**The number nine: (ages 7 – 12)**

*Ask your audience to do the following steps:*

- Pick a 2-digit number from 1 to 50… say 25
- Add the two digits together.
- Subtract that sum of digits from the original number.
- If their answer is a 2-digit number, ask them to add the digits.

*Reveal to them that you can read their mind. No matter what number they pick, the answer is always*

**9**.

**Grey elephants in Denmark: (ages 9 to adult)**

*Each person in the audience is asked to think of a small number(between 1 and 30 is usually preferred) and is then instructed to perform the following operations*silently

*.*

- Double the number.
- Add 8 to the result.
- Divide the result by 2.
- Subtract the original number…
- Convert this into a letter of the alphabet. (1=A, 2=B, 3=C, 4=D, etc.)
- Think of the name of a country which starts with this letter.
- Think of an animal whose name starts with the country’s
*second* - Think of the
*color*of that animal…

*You then ponder(whilst scratching your head) and state to the puzzled audience that their collective thinking must have gone wrong, since “*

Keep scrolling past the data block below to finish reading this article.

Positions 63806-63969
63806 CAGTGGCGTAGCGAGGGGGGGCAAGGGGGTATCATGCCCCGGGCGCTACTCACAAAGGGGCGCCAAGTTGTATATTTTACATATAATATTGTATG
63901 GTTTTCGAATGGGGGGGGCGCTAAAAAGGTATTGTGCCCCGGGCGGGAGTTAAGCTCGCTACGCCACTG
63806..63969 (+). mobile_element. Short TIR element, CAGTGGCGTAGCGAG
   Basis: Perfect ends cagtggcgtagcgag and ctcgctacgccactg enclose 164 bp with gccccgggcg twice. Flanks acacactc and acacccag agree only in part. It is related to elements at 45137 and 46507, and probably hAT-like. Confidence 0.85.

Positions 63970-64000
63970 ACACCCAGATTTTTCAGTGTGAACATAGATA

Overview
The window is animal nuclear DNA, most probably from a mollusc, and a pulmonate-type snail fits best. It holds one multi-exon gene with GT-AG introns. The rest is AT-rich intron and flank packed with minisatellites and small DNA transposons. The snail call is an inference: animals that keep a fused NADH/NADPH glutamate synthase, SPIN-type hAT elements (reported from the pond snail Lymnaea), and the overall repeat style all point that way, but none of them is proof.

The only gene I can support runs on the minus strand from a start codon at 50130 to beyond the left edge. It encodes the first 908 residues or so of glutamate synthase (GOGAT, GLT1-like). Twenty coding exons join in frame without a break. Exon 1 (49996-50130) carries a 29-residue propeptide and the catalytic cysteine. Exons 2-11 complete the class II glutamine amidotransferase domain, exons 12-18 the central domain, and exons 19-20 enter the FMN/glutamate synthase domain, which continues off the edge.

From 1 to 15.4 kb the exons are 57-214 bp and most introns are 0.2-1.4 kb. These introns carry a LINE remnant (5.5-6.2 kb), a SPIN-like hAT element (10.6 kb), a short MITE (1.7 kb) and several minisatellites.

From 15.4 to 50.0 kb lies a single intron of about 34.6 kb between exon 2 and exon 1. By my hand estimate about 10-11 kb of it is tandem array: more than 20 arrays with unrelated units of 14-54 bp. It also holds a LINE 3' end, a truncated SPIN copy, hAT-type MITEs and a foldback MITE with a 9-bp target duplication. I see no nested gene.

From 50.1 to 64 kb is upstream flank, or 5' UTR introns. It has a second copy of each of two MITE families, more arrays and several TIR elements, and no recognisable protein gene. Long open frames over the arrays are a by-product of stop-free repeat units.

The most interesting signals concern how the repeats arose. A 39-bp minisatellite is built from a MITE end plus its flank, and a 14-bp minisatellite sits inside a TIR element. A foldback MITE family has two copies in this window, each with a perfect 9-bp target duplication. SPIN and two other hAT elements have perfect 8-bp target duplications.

**there are no grey elephants in Denmark**“…**Magic 27: (ages 9 to adult)**

*Tell your audience or your classroom that you can read their minds. No sleight of hand. Just pure math magic.*

- Deal any odd number of cards up to 27 in three equal piles (this means you’re dealing 15, 21 or 27 cards, according to taste).
- Ask what pile the chosen card belongs to and collate the cards so the chosen pile is in the middle.
- Deal and collate again in the same way.
- Deal one last time.

*The chosen card will be in the middle of the selected row. Reveal it in whatever dramatic way you like…*For a very fast effect, use just 9 cards and deal only twice (although the underlying math for this 2-step trick becomes rather obvious).

**1089 (ages 7 to adult)**

*Try this with a*

**math expert**. Probably one that you go to for math homework help with your school’s math worksheets. Ask the tutor to pick a 3-digit number where the first and last digits differ by 2 or more…- Consider the “reverse” number, obtained by reading it backwards.
- Subtract the smaller of these two numbers from the larger one.
- Add the result to its own reverse.

*Reveal to the*Most times, students, and even math tutors view math as a rather dull subject. These tricks will not only dispel that notion, but may elevate a lowly geek to star status at parties!

**math expert**that the answer is 1089. Watch the reaction!